TURTURRO: I think I’m more excited about that than anybody else. If you were to go back, if you had to put one of your characters into a time capsule for the future, what character would it be and why? It could either be to teach the world, or for you to show off your talent to the world. It’s a hard choice, because you have so many.

FALCO: Well, it’s different. Which ones were meaningful to me, and which ones had a bigger response in the world, you know what I mean? I think I’d have to send Carmela up there. Just because the show ended up being what it ended up being. None of us really could have known that it would have the effect that it’s had. And to know that it was part of television history, one of the first sort of bingeable shows on a cable network. And all different types of people, not just Italians, not just mob guys, seem to have responded to this. It’s a tremendous good fortune.

TURTURRO: I mean, that is true. Okay, let’s talk about how much you love animals and dogs.

FALCO: I’ve always loved them. I’ve always had dogs, and I talk about them a lot. And I was contacted by various animal charities over the years and I do a lot of work with Animal Haven in New York City, so I’ve learned so much more about animal welfare. Anyway, I’m in really deep now. I lost my beloved Sammy, as you know, my little dog died in January, and I just adopted a little pit bull pup named Maggie. And he’s a little beast. Right now, the biggest activity in my life is trying to keep myself from being mauled by this little puppy and his little puppy teeth.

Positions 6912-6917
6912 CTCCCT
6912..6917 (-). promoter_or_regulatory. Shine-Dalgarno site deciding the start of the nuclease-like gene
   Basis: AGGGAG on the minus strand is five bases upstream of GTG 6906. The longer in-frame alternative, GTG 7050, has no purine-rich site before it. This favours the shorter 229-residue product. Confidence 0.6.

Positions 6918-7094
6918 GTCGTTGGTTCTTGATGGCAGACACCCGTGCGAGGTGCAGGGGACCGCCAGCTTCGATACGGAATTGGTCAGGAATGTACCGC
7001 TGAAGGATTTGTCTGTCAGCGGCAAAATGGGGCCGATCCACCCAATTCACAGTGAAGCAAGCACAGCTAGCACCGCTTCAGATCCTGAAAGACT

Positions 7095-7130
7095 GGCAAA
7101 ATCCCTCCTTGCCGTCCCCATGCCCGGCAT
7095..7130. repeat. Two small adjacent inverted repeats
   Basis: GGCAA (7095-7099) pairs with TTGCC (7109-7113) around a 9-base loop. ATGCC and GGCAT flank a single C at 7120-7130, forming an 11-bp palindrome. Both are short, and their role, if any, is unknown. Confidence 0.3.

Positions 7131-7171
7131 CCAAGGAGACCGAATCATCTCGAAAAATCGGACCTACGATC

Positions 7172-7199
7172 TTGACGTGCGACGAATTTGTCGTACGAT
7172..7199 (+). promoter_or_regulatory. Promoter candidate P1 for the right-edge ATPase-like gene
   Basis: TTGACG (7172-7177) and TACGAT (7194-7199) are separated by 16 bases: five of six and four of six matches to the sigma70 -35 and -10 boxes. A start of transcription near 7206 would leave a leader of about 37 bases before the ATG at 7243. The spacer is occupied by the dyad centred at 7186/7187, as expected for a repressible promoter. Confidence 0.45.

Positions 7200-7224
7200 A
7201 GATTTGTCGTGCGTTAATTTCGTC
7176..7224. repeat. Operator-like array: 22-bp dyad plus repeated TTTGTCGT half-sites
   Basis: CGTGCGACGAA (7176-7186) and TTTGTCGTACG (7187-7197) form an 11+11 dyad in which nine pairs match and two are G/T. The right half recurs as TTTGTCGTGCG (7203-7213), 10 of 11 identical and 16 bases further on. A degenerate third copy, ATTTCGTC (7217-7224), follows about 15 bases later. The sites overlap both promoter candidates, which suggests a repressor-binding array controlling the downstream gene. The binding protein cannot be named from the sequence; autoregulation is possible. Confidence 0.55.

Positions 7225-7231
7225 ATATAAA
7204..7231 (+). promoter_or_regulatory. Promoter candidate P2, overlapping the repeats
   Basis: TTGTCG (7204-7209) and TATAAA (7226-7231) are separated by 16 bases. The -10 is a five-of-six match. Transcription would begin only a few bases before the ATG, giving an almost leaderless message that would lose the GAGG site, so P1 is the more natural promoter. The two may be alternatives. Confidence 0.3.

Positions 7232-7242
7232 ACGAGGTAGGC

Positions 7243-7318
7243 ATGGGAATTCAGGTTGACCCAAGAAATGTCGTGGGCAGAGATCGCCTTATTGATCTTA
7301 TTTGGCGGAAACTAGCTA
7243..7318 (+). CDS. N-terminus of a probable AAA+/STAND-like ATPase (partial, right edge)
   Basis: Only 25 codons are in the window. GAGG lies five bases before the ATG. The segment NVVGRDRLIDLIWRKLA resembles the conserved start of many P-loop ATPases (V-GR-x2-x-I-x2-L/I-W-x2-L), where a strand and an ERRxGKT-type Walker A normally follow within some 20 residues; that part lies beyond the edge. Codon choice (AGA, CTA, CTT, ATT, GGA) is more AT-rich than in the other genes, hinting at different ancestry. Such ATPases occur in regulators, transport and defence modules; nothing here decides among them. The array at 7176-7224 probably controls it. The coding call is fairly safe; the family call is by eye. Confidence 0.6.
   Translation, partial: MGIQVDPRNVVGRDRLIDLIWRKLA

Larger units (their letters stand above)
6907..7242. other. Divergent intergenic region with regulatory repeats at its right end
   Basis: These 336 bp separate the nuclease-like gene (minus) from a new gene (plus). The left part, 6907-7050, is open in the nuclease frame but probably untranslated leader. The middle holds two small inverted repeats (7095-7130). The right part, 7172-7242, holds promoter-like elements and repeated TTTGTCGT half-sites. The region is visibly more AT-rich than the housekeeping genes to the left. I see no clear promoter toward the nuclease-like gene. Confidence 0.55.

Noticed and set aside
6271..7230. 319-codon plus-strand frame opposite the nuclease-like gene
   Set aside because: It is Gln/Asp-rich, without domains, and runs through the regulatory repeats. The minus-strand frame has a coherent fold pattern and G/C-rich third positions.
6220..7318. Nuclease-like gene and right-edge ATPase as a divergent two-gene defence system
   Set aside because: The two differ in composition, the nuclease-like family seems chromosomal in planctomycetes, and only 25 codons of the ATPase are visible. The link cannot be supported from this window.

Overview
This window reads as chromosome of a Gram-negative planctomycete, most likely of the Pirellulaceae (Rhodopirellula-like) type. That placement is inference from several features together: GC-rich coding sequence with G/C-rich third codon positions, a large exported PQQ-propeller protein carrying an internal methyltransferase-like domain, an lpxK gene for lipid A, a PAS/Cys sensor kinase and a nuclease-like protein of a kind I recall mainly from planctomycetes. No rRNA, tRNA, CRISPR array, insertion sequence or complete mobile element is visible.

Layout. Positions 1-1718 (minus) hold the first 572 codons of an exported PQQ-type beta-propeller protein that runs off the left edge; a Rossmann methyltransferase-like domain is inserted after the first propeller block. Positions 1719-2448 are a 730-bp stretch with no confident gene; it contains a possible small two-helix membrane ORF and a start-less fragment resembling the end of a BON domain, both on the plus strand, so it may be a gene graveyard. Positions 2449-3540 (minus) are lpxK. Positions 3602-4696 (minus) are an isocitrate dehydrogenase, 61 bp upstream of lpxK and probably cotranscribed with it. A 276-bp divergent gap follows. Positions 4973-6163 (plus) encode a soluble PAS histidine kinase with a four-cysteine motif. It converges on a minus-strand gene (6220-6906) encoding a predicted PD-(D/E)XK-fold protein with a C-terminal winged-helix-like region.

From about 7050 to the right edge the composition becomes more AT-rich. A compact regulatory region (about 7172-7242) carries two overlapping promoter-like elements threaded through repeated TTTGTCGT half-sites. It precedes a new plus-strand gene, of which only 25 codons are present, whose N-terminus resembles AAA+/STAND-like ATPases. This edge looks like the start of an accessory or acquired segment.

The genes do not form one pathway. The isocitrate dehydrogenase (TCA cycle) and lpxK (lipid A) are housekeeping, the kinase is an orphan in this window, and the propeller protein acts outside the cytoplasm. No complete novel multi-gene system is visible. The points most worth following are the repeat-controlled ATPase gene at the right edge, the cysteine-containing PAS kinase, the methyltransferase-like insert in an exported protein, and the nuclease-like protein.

TURTURRO: There’s nothing better. Since we’re here and it’s gonna go into writing, I was just thinking maybe in our future as we just get a teeny bit older, you and I can open up our own animal haven and we could take care of lots of animals. 

FALCO: That’s a dream.

TURTURRO: That’s a dream. Back to the moms, if you went to lunch with Carmela and Amy, how would it be? What would you say? What would they say?

FALCO: I think the children would really hit it off. You know, raising kids in the outer boroughs of New York City, and being just on the outside in the tristate area. I don’t see myself as very much like either of them. You know what I mean?

TURTURRO: Would you be able to hang out with them? Would you be really uncomfortable?

FALCO: I guess I would, but it’s so weird. I see them as very traditional mothers. I get the feeling that they were mothered really well and they went into it knowing how to do it. Like it was maybe expected of both Amy and Carmela that they would have kids. None of that is true of me. I feel a little feral insofar as having had kids and how I raised them, and I’m doing the whole thing by the seat of my pants and trying to show up for my jobs here. And I get sitters, you know what I mean?

TURTURRO: I understand. I just have to say, I know those are your feelings and as much as you feel like it doesn’t come as instinctually, watching you, you’re one of the people who I admire the most. I’m not just saying this. Being a mom or a parent, nobody’s 100%. It’s insane. I couldn’t imagine it. It’s the hardest job in the world. But you will put yourself in situations that are really hard so that it’s better for your children. You fit right in playing a mom because inside, no matter what you feel in your gut, you are a really good mom.

FALCO: That might be the nicest thing you’ve ever said to me.

TURTURRO: But it’s true. It’s easy to be mommy and pack the sandwiches, but it’s the hard stuff of facing the truth and the hard work that you have to do. Okay, in the future, if we got an opportunity to work together again, what kind of movie would it be?

FALCO: You know what it would be? It would be me and you touring Italy.

TURTURRO: Friends going through Italy.

FALCO: Two middle-aged, losing-our-memory women trying to find our way through Rome. That should be a reality show.

TURTURRO: Okay, they’re telling us to shut up now. We’re done. Edie, thank you.

FALCO: Aida, thank you so much.

TURTURRO: I’ll see you in a few days.

FALCO: I’ll call you later.